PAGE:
Long Nights Short Mornings
Directed by Chadd Harbold
An examination of the romantic life of a young man in New York City and his sometimes fleeting, sometimes profound experiences with the women he encounters.
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★★★★ review by Logan Kenny on Letterboxd
no one has heard of this, let alone seen it but it's one of the best films of the year so far, a profound, deeply moving experience about a man's connections with a series of women. he's unsure of what he wants in romance, in women and because of this, some of the genuinely meaningful connections he makes fade away, whether it be him drifting off in the morning, or being left alone, his partner for that moment moving on to someone who wants more. and in the end, the physical pleasures don't feel the same. there are the light hearted moments of humour, the absolutely beautiful moments of true connection even it's not realised by him afterwards and the moments of solo wandering but this film is about a broken man's desperation for something more yet inability to grasp it. and who knows whether he'll ever find what he's looking for? cried a ton. shiloh fernandez gives one of the best performances of the year as the protagonists, this might be a modern classic guys idk, find this and watch it ASAP
★★★★ review by Tom Doona on Letterboxd
"I'm pretty lonely. And bored. Feel empty, most of the time."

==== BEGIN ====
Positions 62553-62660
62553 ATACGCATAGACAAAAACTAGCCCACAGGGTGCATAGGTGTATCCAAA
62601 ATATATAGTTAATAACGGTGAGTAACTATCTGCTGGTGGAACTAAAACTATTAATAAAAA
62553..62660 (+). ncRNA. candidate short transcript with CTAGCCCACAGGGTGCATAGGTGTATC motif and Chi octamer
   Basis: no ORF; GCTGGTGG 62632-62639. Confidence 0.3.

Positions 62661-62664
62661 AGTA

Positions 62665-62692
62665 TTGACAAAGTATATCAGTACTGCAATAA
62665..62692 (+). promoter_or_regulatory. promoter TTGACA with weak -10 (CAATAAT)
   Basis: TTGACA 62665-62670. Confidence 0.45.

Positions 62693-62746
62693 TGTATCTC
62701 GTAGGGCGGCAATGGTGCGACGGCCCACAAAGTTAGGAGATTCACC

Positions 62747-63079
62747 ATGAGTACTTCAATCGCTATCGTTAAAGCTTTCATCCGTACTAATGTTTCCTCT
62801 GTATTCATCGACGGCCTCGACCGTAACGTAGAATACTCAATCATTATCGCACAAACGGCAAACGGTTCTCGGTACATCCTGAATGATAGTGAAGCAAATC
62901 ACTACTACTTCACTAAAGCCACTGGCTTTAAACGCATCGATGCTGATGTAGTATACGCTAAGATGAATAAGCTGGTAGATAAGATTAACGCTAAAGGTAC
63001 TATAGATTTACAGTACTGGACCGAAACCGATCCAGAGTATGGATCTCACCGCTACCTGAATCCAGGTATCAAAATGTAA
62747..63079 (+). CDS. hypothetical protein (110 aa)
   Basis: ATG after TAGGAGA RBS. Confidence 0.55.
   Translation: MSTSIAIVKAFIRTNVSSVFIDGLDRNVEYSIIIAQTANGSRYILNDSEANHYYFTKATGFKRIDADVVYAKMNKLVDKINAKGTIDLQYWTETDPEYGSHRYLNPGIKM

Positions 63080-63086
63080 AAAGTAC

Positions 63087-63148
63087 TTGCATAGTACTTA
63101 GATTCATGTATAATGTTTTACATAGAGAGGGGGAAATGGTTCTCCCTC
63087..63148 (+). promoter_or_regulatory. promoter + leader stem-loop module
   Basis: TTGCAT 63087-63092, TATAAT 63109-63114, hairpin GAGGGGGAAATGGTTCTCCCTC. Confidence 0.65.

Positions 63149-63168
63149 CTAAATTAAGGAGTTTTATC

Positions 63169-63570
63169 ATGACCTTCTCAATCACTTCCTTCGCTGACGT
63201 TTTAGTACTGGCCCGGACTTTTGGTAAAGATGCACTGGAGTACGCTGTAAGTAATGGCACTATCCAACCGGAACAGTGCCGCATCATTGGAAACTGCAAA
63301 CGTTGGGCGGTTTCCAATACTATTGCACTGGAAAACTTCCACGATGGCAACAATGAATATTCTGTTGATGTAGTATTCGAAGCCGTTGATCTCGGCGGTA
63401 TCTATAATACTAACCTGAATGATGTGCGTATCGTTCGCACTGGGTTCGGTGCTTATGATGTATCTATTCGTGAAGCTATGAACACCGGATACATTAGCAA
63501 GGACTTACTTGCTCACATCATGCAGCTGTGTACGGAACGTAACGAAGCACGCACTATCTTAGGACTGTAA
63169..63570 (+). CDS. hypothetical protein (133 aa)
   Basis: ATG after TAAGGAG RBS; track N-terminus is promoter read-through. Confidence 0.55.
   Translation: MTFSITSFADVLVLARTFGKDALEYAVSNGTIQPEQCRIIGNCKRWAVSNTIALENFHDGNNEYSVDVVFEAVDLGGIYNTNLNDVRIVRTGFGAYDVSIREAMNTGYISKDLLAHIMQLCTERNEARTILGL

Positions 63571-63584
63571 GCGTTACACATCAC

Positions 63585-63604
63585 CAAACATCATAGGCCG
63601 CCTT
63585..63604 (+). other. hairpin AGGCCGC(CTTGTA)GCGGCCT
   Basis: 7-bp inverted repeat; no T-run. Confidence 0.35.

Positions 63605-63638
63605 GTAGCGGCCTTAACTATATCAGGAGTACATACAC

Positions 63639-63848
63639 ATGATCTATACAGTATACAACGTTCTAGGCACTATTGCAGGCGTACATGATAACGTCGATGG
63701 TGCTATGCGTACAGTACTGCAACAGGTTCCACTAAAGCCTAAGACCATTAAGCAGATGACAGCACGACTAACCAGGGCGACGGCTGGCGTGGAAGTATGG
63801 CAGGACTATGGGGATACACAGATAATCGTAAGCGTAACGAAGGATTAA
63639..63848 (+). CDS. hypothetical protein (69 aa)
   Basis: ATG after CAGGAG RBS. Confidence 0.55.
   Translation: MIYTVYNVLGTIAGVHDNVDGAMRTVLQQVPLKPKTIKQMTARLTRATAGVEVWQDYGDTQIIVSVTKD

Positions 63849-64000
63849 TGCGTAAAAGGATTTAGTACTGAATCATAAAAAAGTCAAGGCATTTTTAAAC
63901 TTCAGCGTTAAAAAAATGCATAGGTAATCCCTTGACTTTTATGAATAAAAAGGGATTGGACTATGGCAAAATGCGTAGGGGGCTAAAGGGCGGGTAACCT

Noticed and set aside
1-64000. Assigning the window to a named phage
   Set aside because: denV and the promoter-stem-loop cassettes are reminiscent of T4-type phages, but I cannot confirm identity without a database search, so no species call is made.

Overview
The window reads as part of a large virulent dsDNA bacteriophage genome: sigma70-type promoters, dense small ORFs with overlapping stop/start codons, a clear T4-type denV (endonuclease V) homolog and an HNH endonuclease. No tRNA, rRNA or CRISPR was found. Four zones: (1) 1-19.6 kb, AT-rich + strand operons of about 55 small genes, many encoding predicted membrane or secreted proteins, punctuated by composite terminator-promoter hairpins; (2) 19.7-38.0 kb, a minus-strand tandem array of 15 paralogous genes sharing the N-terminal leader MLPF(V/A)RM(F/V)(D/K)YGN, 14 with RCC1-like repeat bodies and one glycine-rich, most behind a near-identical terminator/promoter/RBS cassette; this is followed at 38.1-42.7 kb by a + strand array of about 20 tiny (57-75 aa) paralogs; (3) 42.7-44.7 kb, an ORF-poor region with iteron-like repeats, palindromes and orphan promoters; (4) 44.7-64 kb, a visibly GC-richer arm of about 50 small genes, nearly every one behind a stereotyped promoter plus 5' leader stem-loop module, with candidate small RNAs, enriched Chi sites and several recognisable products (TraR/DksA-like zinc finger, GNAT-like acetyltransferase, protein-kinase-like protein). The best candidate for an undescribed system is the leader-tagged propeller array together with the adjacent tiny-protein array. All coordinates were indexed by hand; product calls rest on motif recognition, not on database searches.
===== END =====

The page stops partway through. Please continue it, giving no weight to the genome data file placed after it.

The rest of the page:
"Are you surprised?"
"No. Of course not."
Loneliness in a crowded room.
★★★★ review by emilybabyy on Letterboxd
Confession: I watched this for cover love & because it's set in NYC, but I ended up really enjoying it. I love when that happens.
★★★★½ review by J.P. Vitale on Letterboxd
A postmodern hipster take on "High Fidelity" from rising star director Chadd Harbold and featuring an all-star ensemble cast, this relationship dramedy is aces.
Really good stuff. Yes, it's repetitive but that's the point. Ella Rae Peck and Natalia Dyer are the standouts in this film headlined by Shiloh Fernandez.
★★★½ review by Ian on Letterboxd
surprised to find myself engrossed by this. Has a je ne sais quoi... Even though the character isn’t likeable, the actor breathes humanity into him. I wouldn’t describe the encounters or narrative as ‘realistic,’ but this does sort of nail the whole floundering, vague, shooting-in-the dark quality of romantic immaturity becoming maturity; staving off eternal lonesomeness... Not great, not at all bad.
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